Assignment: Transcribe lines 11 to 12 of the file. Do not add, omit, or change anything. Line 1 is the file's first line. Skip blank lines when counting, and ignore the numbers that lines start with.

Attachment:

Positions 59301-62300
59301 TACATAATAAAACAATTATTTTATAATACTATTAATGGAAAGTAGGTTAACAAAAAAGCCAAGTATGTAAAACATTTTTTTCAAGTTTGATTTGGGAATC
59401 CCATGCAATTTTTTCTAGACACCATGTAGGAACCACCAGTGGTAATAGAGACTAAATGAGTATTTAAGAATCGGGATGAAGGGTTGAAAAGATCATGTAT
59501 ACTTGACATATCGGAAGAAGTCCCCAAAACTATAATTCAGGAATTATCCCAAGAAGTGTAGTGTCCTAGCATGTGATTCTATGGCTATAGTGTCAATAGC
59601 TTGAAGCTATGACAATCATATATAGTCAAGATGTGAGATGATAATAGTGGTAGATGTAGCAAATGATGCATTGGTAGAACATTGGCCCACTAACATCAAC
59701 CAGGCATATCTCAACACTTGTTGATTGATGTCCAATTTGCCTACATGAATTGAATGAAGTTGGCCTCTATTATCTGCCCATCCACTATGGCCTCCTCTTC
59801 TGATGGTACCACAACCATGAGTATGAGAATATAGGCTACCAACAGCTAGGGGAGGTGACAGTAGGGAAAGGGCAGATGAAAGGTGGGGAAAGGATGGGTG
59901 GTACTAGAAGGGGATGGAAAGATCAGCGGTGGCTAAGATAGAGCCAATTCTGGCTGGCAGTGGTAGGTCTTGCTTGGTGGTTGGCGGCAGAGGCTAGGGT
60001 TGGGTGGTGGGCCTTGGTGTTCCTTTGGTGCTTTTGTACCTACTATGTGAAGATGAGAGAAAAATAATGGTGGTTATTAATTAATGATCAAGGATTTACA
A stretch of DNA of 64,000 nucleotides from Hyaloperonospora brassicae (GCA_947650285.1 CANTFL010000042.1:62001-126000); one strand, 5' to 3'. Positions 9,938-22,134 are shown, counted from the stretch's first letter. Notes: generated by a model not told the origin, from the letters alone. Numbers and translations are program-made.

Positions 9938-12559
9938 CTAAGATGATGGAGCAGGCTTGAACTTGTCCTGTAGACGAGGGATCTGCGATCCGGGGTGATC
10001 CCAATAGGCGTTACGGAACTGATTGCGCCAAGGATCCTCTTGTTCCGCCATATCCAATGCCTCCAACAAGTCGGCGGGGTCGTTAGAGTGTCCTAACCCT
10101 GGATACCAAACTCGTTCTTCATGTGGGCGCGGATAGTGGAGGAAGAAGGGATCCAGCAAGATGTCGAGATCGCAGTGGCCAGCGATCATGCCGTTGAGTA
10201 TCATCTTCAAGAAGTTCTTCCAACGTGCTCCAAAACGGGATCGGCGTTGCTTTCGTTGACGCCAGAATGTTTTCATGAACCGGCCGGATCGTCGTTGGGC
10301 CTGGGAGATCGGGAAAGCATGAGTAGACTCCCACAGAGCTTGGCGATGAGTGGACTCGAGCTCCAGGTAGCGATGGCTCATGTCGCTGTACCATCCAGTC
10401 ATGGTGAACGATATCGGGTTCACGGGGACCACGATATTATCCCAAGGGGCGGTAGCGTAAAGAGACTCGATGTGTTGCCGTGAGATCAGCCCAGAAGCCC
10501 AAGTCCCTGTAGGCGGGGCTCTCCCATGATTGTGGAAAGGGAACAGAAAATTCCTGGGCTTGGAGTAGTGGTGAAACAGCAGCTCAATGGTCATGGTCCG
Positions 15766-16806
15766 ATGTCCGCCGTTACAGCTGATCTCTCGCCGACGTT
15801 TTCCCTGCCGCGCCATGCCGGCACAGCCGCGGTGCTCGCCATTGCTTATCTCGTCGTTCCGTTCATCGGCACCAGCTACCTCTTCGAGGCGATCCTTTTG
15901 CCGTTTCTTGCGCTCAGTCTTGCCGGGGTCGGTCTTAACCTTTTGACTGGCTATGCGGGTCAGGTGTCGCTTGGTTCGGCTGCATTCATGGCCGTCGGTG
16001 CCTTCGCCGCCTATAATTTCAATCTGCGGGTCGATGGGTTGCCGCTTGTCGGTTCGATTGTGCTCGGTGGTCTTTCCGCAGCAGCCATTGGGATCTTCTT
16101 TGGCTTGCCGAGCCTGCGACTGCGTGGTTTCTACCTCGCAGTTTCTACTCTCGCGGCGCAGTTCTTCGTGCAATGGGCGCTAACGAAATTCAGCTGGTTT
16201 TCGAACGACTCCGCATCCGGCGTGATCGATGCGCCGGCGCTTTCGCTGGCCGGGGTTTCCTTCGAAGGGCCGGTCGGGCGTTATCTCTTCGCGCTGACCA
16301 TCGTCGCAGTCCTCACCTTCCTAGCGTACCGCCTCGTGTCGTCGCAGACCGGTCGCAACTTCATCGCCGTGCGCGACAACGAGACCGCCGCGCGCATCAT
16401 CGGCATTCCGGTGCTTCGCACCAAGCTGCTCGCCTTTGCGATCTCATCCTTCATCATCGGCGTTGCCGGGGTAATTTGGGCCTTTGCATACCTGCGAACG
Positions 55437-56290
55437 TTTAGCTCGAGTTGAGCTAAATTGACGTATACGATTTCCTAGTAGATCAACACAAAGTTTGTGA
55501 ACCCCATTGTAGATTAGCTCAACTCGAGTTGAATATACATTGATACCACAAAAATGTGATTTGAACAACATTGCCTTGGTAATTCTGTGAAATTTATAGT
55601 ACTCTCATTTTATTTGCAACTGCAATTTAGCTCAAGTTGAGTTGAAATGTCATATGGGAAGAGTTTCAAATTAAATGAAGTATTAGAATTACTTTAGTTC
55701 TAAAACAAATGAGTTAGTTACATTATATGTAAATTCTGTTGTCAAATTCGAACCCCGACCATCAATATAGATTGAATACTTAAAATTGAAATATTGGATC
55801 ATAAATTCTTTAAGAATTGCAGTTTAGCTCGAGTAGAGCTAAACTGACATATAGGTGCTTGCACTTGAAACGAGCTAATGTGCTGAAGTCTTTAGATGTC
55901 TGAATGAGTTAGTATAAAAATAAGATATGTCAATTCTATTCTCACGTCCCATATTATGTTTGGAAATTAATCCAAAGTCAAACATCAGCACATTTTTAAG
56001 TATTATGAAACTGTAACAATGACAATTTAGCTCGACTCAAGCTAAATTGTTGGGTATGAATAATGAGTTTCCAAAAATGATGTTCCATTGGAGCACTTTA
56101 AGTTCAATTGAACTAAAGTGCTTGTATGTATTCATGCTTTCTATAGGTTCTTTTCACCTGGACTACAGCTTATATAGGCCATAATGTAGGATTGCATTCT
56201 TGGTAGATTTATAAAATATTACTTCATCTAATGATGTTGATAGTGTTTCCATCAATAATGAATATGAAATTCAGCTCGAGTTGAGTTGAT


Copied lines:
Positions 9938-12559
9938 CTAAGATGATGGAGCAGGCTTGAACTTGTCCTGTAGACGAGGGATCTGCGATCCGGGGTGATC